MakerBot Digitizer scanner: first impressions

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MakerBot, has kept us on tenterhooks with the release of their newest desktop contraption, the MakerBot Digitizer.

MakerBot is quickly becoming a synonym for 3D printing in the public eye thanks to its unrelenting media, faire and convention appearances, impressive customer references list (“by appointment to NASA” is certainly worthy of a bumper sticker) and above all else, its push for quality on the miniature scale.

What better complement then to it’s assortment of affordable desktop printers than your own desktop laser scanner, for a base price of $1,400.
After the idea was pitched earlier this year, we’ve had little to speculate on what the device would look like, how it would work and how much it would cost.

From June onwards however, we began to see some interesting developments from their blog.

The design of the scanner looks like an Amstrad Turntable, which in comparison to MakerBot’s previous ply and cable incarnations, is a definite improvement.

In keeping with the style of the Replicator2 and 2X, this matte black professional style is hopefully (for those who value a certain ‘look’ to their workspace) the beginnings of an aesthetic trend, similar to Apple and brushed aluminium or Cath Kidson and ‘God awful’.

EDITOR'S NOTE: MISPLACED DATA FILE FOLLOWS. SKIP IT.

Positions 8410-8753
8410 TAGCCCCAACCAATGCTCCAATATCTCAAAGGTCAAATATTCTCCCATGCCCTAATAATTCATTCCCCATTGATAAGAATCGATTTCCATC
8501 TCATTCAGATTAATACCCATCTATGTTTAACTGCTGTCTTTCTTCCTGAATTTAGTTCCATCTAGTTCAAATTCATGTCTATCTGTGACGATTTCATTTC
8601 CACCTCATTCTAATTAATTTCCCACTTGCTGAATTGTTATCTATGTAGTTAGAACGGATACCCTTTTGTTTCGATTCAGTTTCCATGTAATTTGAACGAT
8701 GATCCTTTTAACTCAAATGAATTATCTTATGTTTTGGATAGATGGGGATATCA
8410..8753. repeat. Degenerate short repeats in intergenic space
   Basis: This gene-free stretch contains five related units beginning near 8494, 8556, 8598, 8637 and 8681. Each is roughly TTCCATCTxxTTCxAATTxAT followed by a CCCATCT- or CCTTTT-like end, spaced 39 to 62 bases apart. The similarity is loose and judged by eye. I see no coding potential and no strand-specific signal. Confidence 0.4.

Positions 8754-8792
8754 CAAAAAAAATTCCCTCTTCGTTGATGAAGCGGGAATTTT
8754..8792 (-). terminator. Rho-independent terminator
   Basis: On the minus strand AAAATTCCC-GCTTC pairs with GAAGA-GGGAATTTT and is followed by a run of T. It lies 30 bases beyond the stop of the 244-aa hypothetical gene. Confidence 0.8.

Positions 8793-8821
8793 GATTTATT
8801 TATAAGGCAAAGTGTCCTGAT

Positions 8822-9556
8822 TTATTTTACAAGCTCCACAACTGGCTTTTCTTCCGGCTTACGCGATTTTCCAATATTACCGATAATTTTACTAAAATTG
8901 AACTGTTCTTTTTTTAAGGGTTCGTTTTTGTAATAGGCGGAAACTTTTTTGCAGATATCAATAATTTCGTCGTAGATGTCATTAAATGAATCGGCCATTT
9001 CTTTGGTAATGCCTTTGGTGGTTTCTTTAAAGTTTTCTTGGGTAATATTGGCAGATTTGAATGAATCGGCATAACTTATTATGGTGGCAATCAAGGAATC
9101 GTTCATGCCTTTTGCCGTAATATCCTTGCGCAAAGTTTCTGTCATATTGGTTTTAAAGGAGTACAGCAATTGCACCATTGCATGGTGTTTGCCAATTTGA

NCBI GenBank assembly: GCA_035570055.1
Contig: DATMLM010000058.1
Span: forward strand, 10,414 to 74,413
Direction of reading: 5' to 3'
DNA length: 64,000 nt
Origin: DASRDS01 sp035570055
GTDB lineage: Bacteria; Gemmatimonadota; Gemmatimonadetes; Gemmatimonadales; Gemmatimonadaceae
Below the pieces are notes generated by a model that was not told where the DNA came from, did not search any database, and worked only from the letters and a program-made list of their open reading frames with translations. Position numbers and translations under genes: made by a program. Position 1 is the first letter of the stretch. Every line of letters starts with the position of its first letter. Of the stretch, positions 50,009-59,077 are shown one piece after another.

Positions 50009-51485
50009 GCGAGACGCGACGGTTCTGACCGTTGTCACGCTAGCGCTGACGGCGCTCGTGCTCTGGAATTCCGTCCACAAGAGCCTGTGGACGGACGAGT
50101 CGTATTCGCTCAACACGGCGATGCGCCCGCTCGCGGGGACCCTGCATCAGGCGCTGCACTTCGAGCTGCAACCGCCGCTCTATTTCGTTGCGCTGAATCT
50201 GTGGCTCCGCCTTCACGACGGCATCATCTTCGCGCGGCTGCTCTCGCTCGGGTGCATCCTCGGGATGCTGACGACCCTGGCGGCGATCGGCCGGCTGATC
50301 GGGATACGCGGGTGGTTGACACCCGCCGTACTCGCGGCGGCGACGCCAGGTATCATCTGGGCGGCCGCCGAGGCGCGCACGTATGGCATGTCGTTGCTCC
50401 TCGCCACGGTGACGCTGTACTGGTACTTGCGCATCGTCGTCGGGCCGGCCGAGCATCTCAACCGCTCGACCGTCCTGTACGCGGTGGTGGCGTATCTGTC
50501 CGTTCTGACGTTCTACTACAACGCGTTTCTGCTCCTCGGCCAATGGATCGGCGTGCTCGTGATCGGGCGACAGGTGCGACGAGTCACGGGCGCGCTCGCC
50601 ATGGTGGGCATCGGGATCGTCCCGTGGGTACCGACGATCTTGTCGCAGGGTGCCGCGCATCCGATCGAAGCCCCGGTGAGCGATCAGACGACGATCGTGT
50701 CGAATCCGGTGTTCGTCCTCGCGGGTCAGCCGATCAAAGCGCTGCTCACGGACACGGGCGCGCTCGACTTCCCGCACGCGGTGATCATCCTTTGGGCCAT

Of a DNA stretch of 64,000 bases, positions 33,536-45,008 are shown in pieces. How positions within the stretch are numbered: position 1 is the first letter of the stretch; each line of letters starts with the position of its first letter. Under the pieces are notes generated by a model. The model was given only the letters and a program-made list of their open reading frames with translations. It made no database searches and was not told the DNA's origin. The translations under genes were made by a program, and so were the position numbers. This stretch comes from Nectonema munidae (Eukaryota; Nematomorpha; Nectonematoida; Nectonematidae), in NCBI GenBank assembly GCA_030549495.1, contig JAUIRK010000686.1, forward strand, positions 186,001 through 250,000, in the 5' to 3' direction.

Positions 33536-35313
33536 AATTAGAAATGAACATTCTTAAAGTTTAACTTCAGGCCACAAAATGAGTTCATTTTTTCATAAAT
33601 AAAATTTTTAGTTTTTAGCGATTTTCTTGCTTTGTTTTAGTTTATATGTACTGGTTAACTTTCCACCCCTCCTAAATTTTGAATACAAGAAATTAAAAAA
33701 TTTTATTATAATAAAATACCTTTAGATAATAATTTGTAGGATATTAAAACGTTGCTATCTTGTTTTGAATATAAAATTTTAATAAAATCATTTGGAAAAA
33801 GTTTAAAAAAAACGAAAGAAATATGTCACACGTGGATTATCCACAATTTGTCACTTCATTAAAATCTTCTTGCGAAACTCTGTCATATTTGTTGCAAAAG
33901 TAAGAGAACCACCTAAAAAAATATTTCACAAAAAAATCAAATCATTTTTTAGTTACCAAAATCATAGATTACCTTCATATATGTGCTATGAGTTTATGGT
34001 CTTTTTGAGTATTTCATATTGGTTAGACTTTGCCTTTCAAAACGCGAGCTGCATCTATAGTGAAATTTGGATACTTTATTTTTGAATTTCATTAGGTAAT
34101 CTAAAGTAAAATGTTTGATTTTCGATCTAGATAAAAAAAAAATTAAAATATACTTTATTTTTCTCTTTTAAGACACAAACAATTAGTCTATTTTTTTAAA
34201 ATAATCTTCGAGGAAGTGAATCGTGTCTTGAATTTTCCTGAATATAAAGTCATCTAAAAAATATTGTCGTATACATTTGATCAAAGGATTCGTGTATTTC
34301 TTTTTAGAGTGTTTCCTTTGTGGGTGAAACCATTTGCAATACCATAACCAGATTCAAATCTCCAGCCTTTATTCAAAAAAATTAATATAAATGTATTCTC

From what we can glean from MakerBot’s Blog, the specs for this scanner promise a reliable and quality product.

Boasting two lasers and a camera, MakerBot claims the device can scan and produce “high-quality, water-tight 3D models, in as little as three minutes.” This claim can be backed up for three very good reasons.

First, the use of a two laser system over just one should enhance the accuracy and resolution of the scan.

Secondly, the scanned model can be automatically flattened at its top and base. “The Digitizer’s software automatically finds the bottom of the object and creates a closed flat surface.

This is important because 3D models that aren’t completely watertight, or “manifold” in technical terms, can cause major problems for 3D printing algorithms. Making a model watertight can be labour intensive, so we automated the process.”

Finally, the software is intuitive enough to take over the repair process when the raw scan data resembles a block of Swiss cheese.

This feature should enable those with no understanding of NURBS or points or meshes to still successfully scan an object and have it printed.

What’s more, this is a fantastic example of how MakerBot is streamlining the technology enough for average Joe to pick up a printer or scanner and start creating (for a price of course), thus not only pushing this technology further down the mass consumer route, but also cornering the market as it goes.

As for the scan size, it’s easy to see from the press release image that you’re not going to be scanning yourself a new set of dining room chairs any time soon, but a new set of teacups seems pretty realistic.

Its own press release states: “When we announced the MakerBot Digitizer Desktop 3D Scanner, we asked people what they would scan. Art and artefacts were at the top of the list.”

Users are going to be varied, so we’ll have to wait and see if the newest addition to the MakerBot family can keep up with expectations.

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